Kimbrough didn’t disagree, but he said last year’s festival was bad financially and another such year could be catastrophic for the chamber. It rained hard for the first two days, and for the first time in festival history the events for Friday evening were canceled. The fair opened a couple of hours late Saturday morning, but fair weather – and festivalgoes – didn’t show up until late in the day.

The problem is that chamber had fronted many of the expenses, and now was looking at greatly diminished revenue and had little reserve to cover the difference.

“Unfortunately the money had already been spent,” Kimbrough said.

The chamber does make money up front from booth fees, but it also gets a healthy slice of the beer revenues, as Kimbrough described it, and two days of lost revenue hurt. Country singer Joe Diffie was rained out Friday night – but the chamber was contractually obliged to pay him.

“It was five figures,” Kimbrough said.

A repeat of weather that bad – at least in two years in a row – is unlikely, Kimbrough said, but the chamber has to have contingencies in place. Otherwise, he said, if weather that bad happened again, the future of the festival itself – and chamber’s overall mission – could be in danger.

“We’re not trying to make more money,” Kimbrough said. “We’re trying to make it more predictable year in and year out.”

The beer contract is up and is being restructured. Fees for for-profit booths are going up. Other changes are possible. For example, parking gets tight around the Square, so there’s a free shuttle bus from a couple of remote sites. But that means the cost of insurance and gas, so the chamber is looking for a sponsor for that service. Otherwise, there could be a $1 fee (kids free).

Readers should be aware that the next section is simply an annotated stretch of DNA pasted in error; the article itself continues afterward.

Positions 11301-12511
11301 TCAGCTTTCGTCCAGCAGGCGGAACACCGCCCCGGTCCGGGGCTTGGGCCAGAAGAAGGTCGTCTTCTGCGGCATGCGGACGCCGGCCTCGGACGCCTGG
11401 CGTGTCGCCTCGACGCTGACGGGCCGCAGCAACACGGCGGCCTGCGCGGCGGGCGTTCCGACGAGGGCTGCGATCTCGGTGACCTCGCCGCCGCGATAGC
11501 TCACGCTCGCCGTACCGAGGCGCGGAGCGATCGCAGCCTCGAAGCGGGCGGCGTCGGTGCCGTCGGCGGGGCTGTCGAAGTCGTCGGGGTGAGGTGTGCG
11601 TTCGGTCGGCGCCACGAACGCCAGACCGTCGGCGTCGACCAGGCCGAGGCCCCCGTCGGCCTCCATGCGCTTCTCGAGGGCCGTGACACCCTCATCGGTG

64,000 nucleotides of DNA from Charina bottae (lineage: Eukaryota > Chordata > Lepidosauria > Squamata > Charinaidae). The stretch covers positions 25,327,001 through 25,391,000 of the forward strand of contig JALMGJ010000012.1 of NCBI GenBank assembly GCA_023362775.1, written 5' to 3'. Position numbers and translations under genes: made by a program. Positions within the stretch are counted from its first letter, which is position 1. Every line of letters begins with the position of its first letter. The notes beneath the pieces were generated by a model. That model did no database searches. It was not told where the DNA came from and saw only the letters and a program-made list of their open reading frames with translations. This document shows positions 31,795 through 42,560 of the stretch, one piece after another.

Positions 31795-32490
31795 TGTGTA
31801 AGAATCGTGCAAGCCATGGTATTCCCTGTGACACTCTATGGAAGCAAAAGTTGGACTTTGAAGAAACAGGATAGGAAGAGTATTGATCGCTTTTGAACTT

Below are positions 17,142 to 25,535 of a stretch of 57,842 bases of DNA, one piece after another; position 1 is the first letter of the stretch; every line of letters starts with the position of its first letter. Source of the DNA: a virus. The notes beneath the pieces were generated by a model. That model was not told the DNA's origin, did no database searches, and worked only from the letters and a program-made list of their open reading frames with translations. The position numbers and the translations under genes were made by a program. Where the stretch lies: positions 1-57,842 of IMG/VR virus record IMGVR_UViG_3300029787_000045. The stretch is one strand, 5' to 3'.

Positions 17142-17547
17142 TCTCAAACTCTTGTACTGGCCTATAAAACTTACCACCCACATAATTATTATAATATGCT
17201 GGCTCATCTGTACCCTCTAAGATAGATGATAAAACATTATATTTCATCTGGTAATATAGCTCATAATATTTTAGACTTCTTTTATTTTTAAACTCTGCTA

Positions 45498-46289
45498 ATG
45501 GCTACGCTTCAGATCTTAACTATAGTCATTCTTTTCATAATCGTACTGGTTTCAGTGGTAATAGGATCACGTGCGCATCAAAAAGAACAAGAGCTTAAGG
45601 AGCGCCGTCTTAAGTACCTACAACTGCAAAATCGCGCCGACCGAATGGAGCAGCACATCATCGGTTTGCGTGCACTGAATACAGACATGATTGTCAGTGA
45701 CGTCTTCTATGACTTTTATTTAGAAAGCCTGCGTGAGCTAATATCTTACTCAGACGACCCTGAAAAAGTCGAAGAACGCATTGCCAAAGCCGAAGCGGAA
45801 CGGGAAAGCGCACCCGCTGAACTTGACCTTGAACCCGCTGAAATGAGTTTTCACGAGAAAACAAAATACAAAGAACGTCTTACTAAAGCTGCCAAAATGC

“If we get a sponsor, we won’t have to,” Kimbrough said.

Still, Knipp said half of the fair board’s roughly 15 members – people who put in a lot of hours especially in the weeks leading up to Labor Day – have quit. That, coupled with the staff turnouver, is a worry.

“I don’t know how they can get Santa-Cali-Gon pulled off,” he said.

He and Steele said they’re not averse to change but the changes they’ve seen are worrisome.

“We have a CEO who’s very confident in making changes to a festival that he’s never attended,” Steele said.

Kimbrough was hired to replace Rick Hemmingsen, who left a year ago after 20 years in the position. The chamber had an interim president for most of the year as the board searched for someone new, and Kimbrough came on in October, with clear orders from the board to make some changes. He had said repeatedly that 2013 will be a key transition year but things will get better after that.

“This is not change for the change’s sake. This is change that’s necessary,” he said, adding, “We just cannot continue to operate the way we’ve been operating.”

He said he didn’t want to lose staff or volunteers but not everyone likes change, and he said some chamber members who have been on the sidelines for a few years have said they’ll step up and serve on the fair board.

Kimbrough stressed that the estimated 200,0000 visitors to Santa-Cali-Gon will see the same event they’ve come to expect.

“All the changes are really behind-the-scenes stuff,” he said.

Once those are in place, the chamber ought to be able to ride out whatever come along.

“As long as you have good weather and the crowds are increasing, you’re going to be OK,” he said.